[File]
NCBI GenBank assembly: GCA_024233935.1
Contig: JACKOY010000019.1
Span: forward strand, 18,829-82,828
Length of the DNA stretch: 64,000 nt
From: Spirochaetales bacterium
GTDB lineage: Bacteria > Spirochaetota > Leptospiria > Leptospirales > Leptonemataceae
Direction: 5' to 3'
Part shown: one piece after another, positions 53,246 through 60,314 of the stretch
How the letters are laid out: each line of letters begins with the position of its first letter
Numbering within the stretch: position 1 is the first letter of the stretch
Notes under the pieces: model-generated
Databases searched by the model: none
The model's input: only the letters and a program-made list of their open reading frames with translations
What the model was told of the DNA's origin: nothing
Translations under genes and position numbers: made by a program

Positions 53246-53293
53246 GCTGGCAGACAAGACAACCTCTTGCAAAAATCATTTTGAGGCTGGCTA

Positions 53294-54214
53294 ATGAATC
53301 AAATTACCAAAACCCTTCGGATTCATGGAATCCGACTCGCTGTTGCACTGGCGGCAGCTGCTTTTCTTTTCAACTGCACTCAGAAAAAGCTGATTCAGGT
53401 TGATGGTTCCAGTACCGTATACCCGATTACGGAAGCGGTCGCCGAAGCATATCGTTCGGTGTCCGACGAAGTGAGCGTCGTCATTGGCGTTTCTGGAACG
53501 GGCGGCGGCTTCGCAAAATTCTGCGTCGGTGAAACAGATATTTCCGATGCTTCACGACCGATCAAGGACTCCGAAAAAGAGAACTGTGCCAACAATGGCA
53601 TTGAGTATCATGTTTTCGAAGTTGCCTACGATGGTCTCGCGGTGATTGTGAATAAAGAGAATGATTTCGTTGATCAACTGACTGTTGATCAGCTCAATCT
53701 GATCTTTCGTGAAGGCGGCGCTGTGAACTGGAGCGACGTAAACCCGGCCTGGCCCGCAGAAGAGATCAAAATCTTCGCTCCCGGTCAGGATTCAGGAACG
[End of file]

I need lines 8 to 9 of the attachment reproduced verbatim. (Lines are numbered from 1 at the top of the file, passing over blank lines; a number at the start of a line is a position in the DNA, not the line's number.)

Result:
Part shown: one piece after another, positions 53,246 through 60,314 of the stretch
How the letters are laid out: each line of letters begins with the position of its first letter